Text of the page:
Often we think of life and death as opposite sides of a coin — categories as final as they are discrete. But in an age when machines can keep hearts pumping and lungs breathing, the line between life and death can sometimes start to blur. Modern medicine pushes us to think differently, ask if perhaps life and death are instead two points on a spectrum of existence. In this episode, The Pulse explores the space between those points. How do we define life and death — medically and culturally? We hear about a court case challenging the legal definition of death; the evolving debate over end-of-life care; and what scientists are saying about near-death experiences.
Dead or alive?
In 2017, the family of 27-year-old Taquisha McKitty sued to keep her on life support, after doctors declared her brain dead. The question for the court was — was she actually dead? Why can the line between life and death be blurred, and when is it a legal question?
Medical aid in dying
End of life medical care can be a really difficult issue for families. What if a person you love is disappearing before your eyes – their personality and memory shrinking, they’re becoming less and less like themselves every day. Tanya Ott explores whether medical aid in dying should be available for people with dementia.
Embryos in limbo
Since its launch in the mid-80s, in vitro fertilization has led to the birth of more than a million babies in the U.S. But not every embryo becomes a baby — and a growing number of those unused embryos are spending years, and sometimes decades, frozen in cryogenic limbo. We talk with one woman about her struggle to decide the fate of her last remaining embryo, along with medical experts, who explain why so many fertility patients — and their embryos — remain stuck in limbo.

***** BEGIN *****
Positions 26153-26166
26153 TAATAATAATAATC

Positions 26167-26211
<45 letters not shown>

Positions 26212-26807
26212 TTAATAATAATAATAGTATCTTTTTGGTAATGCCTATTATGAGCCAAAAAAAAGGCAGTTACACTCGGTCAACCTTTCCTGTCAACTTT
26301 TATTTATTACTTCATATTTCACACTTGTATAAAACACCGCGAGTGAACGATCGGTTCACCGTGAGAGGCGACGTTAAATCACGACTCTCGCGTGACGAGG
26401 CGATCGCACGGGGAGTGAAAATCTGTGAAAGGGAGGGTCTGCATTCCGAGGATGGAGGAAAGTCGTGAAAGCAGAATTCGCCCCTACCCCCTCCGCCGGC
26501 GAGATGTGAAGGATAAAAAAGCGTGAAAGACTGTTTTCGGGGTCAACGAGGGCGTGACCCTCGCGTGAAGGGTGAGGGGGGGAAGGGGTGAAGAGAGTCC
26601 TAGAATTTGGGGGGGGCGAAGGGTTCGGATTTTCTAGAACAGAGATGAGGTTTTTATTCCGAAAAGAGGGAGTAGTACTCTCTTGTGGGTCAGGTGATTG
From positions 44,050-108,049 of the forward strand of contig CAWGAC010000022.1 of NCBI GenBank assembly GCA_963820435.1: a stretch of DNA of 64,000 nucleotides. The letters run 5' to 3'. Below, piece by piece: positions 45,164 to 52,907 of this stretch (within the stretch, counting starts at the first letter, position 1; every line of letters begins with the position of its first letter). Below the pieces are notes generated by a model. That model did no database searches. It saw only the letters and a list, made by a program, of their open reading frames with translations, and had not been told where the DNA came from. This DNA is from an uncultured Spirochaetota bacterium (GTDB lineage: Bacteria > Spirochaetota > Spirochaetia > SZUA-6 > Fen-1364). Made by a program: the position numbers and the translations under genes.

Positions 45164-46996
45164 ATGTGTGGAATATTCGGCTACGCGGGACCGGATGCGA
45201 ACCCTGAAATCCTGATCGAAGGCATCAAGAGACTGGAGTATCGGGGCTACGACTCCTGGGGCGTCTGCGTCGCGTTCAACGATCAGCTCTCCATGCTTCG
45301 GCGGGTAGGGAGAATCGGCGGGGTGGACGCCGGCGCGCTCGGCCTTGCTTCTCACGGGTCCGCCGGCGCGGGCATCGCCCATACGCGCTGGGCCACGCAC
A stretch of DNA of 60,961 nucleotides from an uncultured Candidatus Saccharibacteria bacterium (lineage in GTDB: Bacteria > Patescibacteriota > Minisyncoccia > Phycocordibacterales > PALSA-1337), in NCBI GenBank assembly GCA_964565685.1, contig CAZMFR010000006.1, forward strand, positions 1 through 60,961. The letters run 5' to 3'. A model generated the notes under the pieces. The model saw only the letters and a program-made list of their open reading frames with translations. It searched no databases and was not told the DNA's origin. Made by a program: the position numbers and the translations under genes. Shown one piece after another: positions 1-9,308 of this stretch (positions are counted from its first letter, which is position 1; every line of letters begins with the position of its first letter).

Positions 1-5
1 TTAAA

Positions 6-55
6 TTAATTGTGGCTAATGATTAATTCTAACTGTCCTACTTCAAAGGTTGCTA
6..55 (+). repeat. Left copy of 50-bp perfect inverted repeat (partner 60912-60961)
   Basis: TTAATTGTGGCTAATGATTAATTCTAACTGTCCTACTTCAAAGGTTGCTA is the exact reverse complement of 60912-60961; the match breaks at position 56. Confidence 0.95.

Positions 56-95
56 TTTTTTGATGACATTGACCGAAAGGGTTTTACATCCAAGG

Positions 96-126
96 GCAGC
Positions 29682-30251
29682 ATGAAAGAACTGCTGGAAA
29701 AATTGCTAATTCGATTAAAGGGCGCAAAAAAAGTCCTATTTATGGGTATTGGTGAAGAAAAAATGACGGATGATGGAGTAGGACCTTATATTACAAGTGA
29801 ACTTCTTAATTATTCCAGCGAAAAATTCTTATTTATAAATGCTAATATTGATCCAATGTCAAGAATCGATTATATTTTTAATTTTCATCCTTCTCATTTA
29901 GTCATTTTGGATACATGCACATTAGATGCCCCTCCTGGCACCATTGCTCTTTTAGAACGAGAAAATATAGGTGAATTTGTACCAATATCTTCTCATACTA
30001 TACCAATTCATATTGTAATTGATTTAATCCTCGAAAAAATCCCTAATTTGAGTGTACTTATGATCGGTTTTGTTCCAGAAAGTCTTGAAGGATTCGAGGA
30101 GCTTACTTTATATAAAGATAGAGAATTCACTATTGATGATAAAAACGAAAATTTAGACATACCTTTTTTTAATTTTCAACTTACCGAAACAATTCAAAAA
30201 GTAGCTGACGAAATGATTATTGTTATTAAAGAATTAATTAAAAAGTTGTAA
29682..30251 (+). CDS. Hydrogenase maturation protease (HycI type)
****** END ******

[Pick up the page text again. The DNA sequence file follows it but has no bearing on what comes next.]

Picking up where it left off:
Is there light at the end of that tunnel?
Humans have always wondered what happens when we die. The people with the best answer of course, can’t tell us, because they’re already dead. But the next best thing could be those who were briefly dead. We look into the study of near-death experiences, and what those initial moments of death might be like.
Even if you’ve never had a near-death experience, you know the stories: the light at the end of a tunnel, greetings from deceased relatives, maybe revisiting your life’s greatest moments. Many of these ideas about the afterlife seem to transcend religion and culture. Avishay Artsy looks at how people throughout time have thought about the afterlife.
Conversations with host Maiken Scott
Resurrecting the scents of extinct flowers
Artist Alexandra Daisy Ginsberg partnered with biotech company Gingko Bioworks to recreate the scents of extinct flowers. The scents are based on tiny genetic samples extracted at the Harvard Herbarium. Daisy is now creating art installations where people can stop and smell the (dead) flowers.
This special will air on Friday March 29th at 10 AM and 8 PM here on 88.3 FM KCPW.
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